NASA Struggles With Faulty Temperature Sensors On Moon Rocket – Ready To Attempt Launch Again

The National Aeronautics and Space Administration (NASA) testing its RS-25 engines for the Space Launch System (SLS) in March last year. The SLS will form the backbone of the agency's Artemis program and take astronauts onboard the Orion spacecraft to a lunar space station from which they will board a Space Exploration Technology Corp.'s (SpaceX) Starship lunar lander to make it to the Moon's surface. Image: NASA TV

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After canceling its launch attempt of the Space Launch System (SLS) on Monday, officials from the National Aeronautics and Space Administration (NASA) shared a new launch date for the mission earlier today. NASA's Artemis 1 mission is slated to kickstart its efforts at developing a lunar presence, and the first flight is now slated to launch on Saturday, September 3rd. The launch was postponed as NASA engineers were unable to successfully cool down the rocket's engines before liftoff, and at a teleconference earlier today, they outlined that the data behind this fault has been gathered and is now being analyzed.

NASA officials also explained some differences between the SLS and the Space Shuttle, and other reasons that might have influenced the event to call off the Monday launch.

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Faulty Sensor Might Have Led To Scrub Of Artemis 1 Launch On Monday

During the teleconference, NASA's program manager for the SLS Mr. John Honeycutt explained that the reason engineers did not conduct the crucial engine bleed kickstart test during the rocket's first wet dress rehearsal earlier this year was because of a hydrogen leak. The reasons for this leak were fixed by Monday, and while engineers initially did discover some leaking, the vehicle was fuelled up successfully, which then allowed them to move towards the test that involved flowing hydrogen into the rocket's engines prior to liftoff to cool them down.

This test results in the hydrogen taking the heat away from the engine, with each engine having its own bleed system. The system is similar to the one on the Space Shuttle, however, the key difference between the two is that the after the hydrogen warmed up and took the heat away from the engine, it flowed back into the spaceship's tank. On the other hand, for the SLS, the warm hydrogen instead exits the vehicle through a ground vent.

Mr. Honeycutt explained that the position of the third engine - the one that was likely behind the scrub - is unlikely to have caused the malfunction. He added that NASA is checking the temperature sensors to ensure that they are working correctly and that these sensors "are not flight instrumentation" - instead they were "designed to be development flight instrumentation."

He remained confident that once the hydrogen does start flowing from the launch tower and out from the vents into the ground, the flow of the fuel is satisfactory. Later on, the official added that:

I think you know we understand the physics about how hydrogen performs, and it's not, the way the sensor is behaving, it is not, doesn't line up with the physics of the situation. And so we will be looking at all the other data that we have to use it to make an informed decision of whether or not we got all the engines chilled down or not.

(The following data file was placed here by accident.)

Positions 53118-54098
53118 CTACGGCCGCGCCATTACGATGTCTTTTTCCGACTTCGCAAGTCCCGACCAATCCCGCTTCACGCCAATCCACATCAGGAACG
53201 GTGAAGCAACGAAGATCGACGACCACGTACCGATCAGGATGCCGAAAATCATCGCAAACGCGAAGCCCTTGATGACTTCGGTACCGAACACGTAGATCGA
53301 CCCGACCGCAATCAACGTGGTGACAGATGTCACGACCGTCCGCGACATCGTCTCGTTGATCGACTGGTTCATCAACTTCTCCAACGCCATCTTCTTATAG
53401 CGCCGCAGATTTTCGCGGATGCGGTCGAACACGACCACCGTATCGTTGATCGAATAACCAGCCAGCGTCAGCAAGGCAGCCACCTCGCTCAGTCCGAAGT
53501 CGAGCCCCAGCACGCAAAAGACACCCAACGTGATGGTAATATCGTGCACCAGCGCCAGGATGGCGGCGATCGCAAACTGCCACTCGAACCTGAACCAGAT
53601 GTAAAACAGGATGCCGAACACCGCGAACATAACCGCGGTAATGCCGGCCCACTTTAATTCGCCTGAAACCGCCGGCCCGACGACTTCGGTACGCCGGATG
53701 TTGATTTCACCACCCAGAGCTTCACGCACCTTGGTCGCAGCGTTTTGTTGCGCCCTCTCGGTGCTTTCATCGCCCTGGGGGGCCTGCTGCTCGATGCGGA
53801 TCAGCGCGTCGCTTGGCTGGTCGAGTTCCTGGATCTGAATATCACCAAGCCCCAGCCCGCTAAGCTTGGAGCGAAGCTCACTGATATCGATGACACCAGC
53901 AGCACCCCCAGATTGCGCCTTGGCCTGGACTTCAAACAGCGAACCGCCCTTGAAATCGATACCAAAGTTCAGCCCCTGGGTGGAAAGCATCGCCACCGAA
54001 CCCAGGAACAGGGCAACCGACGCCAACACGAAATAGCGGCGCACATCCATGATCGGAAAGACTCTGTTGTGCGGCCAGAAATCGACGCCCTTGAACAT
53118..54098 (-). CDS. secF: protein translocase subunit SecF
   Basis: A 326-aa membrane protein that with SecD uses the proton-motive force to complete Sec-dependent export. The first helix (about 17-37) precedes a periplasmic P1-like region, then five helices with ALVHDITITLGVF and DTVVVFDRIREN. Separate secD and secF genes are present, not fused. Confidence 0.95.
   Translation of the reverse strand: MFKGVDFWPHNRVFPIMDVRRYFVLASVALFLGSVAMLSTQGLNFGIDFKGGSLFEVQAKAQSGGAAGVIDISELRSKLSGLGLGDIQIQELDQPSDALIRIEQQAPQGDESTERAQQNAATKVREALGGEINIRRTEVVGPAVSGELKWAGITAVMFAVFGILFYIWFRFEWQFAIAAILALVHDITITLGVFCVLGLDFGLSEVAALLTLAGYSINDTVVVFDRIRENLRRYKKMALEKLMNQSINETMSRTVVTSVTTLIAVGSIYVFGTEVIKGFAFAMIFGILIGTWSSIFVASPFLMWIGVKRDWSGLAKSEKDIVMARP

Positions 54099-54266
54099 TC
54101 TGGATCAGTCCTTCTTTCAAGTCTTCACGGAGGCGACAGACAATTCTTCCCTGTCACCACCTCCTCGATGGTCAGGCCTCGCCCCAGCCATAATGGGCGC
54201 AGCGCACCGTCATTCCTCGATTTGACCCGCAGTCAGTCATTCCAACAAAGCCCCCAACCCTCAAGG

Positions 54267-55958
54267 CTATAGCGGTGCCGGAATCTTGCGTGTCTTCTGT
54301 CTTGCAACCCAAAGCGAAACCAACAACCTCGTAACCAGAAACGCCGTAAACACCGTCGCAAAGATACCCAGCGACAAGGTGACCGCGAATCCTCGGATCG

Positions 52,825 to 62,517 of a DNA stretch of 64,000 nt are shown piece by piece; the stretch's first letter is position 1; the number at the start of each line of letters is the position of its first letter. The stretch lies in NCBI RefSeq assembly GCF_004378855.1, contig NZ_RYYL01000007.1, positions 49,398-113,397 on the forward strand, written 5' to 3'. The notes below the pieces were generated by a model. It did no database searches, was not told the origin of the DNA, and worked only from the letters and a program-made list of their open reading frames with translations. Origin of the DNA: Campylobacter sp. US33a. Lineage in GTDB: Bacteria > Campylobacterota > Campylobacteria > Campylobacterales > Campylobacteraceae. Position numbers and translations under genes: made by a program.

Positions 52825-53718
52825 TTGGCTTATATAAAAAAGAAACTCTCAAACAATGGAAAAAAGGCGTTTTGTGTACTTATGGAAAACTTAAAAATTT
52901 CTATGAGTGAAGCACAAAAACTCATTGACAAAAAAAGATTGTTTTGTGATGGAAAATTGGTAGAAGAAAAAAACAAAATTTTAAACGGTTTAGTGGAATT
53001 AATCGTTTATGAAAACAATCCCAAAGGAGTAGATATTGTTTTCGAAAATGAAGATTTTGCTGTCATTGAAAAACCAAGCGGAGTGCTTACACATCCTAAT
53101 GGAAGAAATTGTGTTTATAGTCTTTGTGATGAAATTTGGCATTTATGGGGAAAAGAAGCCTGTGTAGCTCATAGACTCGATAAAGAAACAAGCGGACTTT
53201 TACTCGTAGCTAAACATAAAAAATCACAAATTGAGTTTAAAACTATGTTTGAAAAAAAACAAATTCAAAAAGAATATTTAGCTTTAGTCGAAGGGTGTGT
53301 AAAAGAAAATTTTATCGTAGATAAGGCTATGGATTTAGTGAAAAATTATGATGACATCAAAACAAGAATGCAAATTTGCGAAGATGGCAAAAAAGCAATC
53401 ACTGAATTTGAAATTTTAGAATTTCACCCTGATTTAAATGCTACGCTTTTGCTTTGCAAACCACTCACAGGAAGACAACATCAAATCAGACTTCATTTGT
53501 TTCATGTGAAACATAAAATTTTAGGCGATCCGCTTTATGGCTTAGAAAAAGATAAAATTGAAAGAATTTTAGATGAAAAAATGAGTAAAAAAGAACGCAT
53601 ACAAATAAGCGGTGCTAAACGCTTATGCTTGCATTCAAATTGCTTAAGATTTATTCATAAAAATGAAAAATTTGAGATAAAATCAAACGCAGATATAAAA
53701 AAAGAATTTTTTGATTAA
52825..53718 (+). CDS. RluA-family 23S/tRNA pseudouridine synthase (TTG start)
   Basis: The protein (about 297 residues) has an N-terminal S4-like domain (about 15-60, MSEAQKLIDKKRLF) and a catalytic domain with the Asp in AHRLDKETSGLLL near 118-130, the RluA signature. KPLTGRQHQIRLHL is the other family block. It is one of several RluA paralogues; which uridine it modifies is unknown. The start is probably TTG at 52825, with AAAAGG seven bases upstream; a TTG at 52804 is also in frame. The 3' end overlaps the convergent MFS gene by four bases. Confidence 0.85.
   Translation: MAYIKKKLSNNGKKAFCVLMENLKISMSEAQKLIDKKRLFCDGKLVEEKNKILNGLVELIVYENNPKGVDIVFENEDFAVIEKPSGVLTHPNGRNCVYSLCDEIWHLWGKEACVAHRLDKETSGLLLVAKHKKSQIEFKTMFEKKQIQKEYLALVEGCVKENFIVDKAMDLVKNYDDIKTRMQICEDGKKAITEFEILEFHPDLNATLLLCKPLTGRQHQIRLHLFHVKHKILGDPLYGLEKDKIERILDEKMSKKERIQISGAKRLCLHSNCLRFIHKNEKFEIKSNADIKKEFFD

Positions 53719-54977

The RS-25 engine during a hot fire test. Image: NASA

NASA has already tested all these engines at its facilities in Stennis, but these tests saw the engine chill commence earlier, the engines were not intended to be as cold as during the Monday run, and the sensors at Stennis were more sensitive. These are the only differences between the Stennis hot fire run and the Monday launch attempt, and the reason NASA decided to wait for the kickstart test on Monday was that a full hydrogen tank would provide for better conditions for the test. The test stand at Stennis had a smaller hydrogen venting line, and the venting system of the SLS was redesigned after the rocket's green run test.

After the Monday run, NASA now plans to start the bleed test roughly 30 to 45 minutes earlier on Saturday confirmed the Artemis 1 flight director Ms. Charlie Blackwell-Thomspon. The engines of the rocket will be at ambient temperatures on Saturday as well, according to Mr. Honeycutt.

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As of now, NASA engineers are evaluating the data gathered from the rocket after Monday's scrub. Even though the launch was scrubbed, they continued to evaluate the vehicle as it remained filled with the super chilled liquid hydrogen and oxygen, and this data is currently being analyzed explained the SLS program manager.

Should the Saturday launch attempt go smoothly, with the weather being the only cause of a delay, then teams will be able to turn around the vehicle within 48 hours. The probability of violation right now is at 60%, but the nature of the clouds makes an exact prediction uncertain.

During the Monday attempt, the engines were targeted to be chilled to a temperature of 40 Rankine - roughly 400 fahrenheit. Mr. Honeycutt explained that engines one, two and four were at roughly -410 Fahrenheit while engine three was around -380 Fahrenheit. An earlier conference saw a NASA official misquote the target temperature to 4 Rankine.

Any potentially faulty sensors will not be replaced for the time being since that will require NASA to miss the launch window. Instead, the agency will try to work within the limits of the data that the sensors are showing. The launch window on Saturday will open at 2:17 PM Eastern Time on Saturday.

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